A SCOTS NHS board has revealed the not-so-cheery side of Christmas – in a list of gruesome A&E attendances on Christmas day.
There was little peace on Earth for staff at NHS Ayrshire and Arran as they had to deal with animal bites, painful burns and horrific boils while the rest of the country was celebrating.
Instead of spending time with family, doctors and nurses on duty saw to 214 patients who turned up to accident and emergency departments at the health board’s ten hospitals.
And the injuries they had to deal with would be enough to turn many off their Christmas dinner.
Some of the grisly ailments include a person whose middle finger had been bitten by another person – perhaps in a brawl over who got the last roast potato.
Another came in after an animal, maybe a new Christmas puppy, had bitten their thumb.
Several people turned up with “flap wounds” to their fingers and toes – a possible turkey carving gone wrong.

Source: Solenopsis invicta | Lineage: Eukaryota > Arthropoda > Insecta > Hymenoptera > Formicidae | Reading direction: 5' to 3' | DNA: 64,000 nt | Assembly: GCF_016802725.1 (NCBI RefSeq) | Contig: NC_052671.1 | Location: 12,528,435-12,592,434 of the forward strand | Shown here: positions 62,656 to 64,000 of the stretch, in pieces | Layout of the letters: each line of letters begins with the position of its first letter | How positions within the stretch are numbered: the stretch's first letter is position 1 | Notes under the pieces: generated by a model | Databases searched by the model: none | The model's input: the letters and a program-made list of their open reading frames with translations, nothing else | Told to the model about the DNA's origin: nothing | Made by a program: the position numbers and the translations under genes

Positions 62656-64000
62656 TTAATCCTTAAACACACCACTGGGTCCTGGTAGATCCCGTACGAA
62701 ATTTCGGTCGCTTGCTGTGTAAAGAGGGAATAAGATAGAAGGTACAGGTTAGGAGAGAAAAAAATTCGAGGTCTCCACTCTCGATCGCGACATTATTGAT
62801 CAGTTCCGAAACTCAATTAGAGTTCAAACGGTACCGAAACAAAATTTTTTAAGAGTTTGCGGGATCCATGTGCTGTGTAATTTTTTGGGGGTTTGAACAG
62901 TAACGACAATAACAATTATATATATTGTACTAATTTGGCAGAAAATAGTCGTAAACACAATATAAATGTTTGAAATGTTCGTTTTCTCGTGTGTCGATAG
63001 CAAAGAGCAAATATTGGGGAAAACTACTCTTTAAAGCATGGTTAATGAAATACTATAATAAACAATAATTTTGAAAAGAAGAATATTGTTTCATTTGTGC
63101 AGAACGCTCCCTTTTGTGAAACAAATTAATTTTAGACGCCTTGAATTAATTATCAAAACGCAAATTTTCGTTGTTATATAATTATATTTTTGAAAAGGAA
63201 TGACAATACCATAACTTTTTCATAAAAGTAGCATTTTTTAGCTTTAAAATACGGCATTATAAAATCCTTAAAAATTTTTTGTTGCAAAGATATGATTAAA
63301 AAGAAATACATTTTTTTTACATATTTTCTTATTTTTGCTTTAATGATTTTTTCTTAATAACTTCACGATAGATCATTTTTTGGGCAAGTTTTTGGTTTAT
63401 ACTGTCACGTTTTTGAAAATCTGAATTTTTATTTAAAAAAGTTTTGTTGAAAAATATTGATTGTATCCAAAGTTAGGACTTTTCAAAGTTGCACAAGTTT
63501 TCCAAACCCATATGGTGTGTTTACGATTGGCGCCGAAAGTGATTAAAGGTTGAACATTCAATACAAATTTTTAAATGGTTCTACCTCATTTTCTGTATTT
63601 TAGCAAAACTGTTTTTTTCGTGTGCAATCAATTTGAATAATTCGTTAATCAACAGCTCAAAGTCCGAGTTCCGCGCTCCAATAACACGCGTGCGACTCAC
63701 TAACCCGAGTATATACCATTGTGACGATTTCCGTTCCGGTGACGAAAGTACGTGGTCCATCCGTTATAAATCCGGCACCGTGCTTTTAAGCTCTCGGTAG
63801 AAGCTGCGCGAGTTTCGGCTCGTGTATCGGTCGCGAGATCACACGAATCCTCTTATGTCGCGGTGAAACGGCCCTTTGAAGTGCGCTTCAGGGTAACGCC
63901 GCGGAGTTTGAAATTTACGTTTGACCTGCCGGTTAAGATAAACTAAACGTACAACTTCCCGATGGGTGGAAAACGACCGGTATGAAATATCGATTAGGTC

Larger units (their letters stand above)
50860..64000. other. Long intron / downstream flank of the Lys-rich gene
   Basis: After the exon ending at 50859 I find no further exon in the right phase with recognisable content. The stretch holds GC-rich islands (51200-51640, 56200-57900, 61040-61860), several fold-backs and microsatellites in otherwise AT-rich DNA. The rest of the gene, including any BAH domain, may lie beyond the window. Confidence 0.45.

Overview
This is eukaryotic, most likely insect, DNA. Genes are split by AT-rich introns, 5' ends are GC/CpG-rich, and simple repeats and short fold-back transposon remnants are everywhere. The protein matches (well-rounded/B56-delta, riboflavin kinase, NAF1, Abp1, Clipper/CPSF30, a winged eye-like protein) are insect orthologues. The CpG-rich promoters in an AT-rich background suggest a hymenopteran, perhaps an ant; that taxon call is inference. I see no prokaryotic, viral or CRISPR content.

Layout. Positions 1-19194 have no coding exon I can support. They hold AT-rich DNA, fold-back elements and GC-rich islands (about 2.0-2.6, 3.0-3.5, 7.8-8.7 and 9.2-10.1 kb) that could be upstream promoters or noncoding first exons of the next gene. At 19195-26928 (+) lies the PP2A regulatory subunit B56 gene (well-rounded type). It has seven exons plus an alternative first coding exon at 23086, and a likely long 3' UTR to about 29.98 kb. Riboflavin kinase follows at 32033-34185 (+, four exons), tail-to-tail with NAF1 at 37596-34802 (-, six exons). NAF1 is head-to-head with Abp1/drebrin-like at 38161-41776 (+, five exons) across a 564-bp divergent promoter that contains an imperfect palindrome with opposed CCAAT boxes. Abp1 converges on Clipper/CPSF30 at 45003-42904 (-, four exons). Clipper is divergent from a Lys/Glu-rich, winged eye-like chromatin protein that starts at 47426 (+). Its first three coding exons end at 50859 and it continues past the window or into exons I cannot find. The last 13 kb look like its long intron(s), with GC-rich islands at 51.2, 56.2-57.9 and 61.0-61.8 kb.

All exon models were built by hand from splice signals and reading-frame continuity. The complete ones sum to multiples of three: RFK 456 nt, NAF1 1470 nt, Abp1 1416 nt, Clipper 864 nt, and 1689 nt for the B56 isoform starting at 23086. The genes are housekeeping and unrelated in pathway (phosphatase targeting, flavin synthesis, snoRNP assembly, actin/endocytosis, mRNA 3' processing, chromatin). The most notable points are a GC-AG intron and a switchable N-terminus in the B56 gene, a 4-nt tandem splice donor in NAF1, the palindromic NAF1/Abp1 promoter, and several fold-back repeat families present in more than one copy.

It would appear that one person, who decided to partake in some festive DIY, had managed to hit their own hand and had to be treated for “mallet middle finger”.
Another incident lists a “foreign object in throat” – potentially a stubborn sprout.
One person also turned up drunk – though that is to be expected on the day of celebration on merriment.
The list, which was revealed through a Freedom of Information request, highlights the never-ending workload for short-staffed A&E departments throughout the country.
Recent reports suggest that the departments are being overwhelmed, with as many as 58 patients lying on trolleys waiting for space on the wards in one large West of Scotland hospital.
Some people have had to wait more than 12 hours in casualty to be admitted and others have been directed away from their nearest hospital as it was too busy.
Over the festive period, there were some reports of a 10% increase in patient numbers at certain hospitals.